Ferment! is an interactive workshop where we can explore the process through science, food and art.

British cuisine is uniquely disengaged with this ancient process but we believe it can be a useful tool in developing a new culture. As a simple method of preserving natural seasonal gluts and creating exciting flavours with local produce, knowing how to ferment can help open new dialogues between growers and consumers, the environment and the seasons. We invite you to study fermentation on its microbial scale, to taste and create your own ferments and explore the sound and art of this wonderful process!

The process of fermentation is driven by microbes and as the foods ferment the microbes change as well. In this residency we will be using new technology to read the DNA of the microbes using a hand-held device. The device uses nanotechnology to read a stretch of DNA as it passes through a nano-sized hole. This way, we can work out which microbes are present in the fermentation process and how the number of microbes changes. Alongside the DNA sequencing we will measure traditional indicators of the fermentation process like gas production and pH. Together these measurements will help show how bacteria are creating our fermented foods.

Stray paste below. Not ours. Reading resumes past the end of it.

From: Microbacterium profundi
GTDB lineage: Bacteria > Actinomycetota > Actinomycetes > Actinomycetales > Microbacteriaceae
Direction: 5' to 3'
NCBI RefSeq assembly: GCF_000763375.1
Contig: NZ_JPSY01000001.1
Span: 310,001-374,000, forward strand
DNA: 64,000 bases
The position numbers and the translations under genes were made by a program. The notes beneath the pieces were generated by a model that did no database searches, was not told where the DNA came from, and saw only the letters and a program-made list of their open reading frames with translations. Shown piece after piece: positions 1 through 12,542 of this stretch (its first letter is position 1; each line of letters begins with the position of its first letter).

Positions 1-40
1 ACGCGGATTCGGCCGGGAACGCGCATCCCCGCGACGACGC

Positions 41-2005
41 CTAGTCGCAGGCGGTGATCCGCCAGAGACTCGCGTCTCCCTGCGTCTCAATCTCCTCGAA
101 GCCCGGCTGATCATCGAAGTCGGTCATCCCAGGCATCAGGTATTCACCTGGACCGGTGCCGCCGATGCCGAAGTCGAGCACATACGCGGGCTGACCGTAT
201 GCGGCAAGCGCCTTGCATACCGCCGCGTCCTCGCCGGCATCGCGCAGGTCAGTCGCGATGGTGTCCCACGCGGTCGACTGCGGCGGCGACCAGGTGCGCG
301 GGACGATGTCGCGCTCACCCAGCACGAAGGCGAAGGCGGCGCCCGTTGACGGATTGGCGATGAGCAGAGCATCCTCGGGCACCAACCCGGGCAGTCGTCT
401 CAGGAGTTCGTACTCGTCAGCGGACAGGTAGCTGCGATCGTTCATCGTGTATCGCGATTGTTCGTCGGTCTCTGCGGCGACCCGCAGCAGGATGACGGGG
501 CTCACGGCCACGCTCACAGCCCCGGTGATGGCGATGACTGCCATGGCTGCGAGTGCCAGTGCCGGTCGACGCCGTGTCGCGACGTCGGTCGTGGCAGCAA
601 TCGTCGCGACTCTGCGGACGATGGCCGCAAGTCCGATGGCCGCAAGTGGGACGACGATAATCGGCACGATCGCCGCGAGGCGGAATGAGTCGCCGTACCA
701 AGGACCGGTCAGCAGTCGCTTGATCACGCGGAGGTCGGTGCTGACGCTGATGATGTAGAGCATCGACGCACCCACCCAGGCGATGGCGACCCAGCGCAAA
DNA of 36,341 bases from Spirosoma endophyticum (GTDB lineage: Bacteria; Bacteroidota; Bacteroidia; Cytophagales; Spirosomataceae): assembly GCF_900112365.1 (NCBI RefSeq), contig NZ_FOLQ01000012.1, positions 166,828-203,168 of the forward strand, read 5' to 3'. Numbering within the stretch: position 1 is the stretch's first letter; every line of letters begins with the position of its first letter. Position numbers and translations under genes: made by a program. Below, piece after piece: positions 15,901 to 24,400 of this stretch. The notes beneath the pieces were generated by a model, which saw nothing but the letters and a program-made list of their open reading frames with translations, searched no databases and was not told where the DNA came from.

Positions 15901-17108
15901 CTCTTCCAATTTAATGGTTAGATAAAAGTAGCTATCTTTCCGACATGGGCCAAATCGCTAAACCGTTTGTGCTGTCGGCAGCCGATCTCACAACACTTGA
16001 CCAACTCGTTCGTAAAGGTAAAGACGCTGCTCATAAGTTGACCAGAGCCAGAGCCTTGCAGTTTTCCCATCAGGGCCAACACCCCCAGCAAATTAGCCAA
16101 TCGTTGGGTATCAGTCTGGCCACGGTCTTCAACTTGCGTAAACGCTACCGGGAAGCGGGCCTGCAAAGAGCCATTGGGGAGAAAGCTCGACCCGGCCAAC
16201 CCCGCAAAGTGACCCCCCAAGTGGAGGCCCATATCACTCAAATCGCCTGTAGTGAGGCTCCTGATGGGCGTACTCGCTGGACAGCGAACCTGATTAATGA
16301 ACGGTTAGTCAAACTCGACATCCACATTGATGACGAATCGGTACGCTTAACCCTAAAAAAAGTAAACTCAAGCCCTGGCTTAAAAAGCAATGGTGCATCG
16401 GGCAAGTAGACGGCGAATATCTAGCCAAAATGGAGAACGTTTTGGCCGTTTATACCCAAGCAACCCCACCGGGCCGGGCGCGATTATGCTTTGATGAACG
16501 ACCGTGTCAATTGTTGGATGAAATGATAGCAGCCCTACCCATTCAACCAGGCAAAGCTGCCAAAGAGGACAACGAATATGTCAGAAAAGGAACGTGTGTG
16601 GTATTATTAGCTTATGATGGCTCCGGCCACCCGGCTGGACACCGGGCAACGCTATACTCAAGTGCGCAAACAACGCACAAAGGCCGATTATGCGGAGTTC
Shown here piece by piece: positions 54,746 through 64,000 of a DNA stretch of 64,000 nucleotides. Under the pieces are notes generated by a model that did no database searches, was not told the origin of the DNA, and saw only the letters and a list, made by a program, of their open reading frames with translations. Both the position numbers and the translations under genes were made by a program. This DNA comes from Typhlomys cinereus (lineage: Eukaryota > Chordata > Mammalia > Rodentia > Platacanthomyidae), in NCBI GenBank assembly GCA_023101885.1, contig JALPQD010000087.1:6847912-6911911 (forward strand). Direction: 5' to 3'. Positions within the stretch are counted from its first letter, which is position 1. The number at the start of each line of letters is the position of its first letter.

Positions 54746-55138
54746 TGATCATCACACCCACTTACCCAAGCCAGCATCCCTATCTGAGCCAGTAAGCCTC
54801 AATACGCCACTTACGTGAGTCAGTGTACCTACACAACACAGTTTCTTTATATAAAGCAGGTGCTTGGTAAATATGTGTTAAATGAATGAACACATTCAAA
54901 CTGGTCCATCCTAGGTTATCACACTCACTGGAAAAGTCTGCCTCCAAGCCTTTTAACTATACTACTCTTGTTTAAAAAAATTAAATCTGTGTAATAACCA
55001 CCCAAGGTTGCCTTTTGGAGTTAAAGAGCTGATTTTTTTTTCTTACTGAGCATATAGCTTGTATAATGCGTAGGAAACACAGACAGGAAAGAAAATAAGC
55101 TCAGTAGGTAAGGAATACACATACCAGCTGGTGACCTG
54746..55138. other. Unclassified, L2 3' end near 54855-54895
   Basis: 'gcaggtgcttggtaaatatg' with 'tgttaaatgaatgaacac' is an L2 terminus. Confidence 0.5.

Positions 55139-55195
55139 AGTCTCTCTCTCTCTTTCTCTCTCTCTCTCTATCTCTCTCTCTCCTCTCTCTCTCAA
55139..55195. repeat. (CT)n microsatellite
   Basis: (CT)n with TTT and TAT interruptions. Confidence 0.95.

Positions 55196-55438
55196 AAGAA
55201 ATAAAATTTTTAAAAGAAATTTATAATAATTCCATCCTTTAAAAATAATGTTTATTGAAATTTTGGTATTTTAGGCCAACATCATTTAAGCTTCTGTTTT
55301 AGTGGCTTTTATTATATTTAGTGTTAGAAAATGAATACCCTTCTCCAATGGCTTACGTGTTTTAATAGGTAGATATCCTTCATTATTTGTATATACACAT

This project is one of several sci-art residencies co-curated by FoAM, which bring different parts of our Invisible World into focus. 

The DNA sequencing aspect of the Ferment! residency is additionally sponsored by Oxford Nanopore Technologies and the Society for Applied Microbiology.

Other art exhibitions and residencies

We are hosting a range of temporary exhibitions and art installations – throughout the year there'll be live events, stories, workshops and sci-art residencies bringing different parts of our Invisible Worlds into focus. Other art residencies include the opportunity for visitors to discover the incredible world of rocks this summer, or to get involved in an experimental sound workshop in September.

See our 'breathing' sculpture

While you're here, come and see our huge ceramic sculpture, rising almost to the roof of the Core building. Known as Infinity Blue, it pays homage to one of the world's smallest but most important organisms: cynobacteria.

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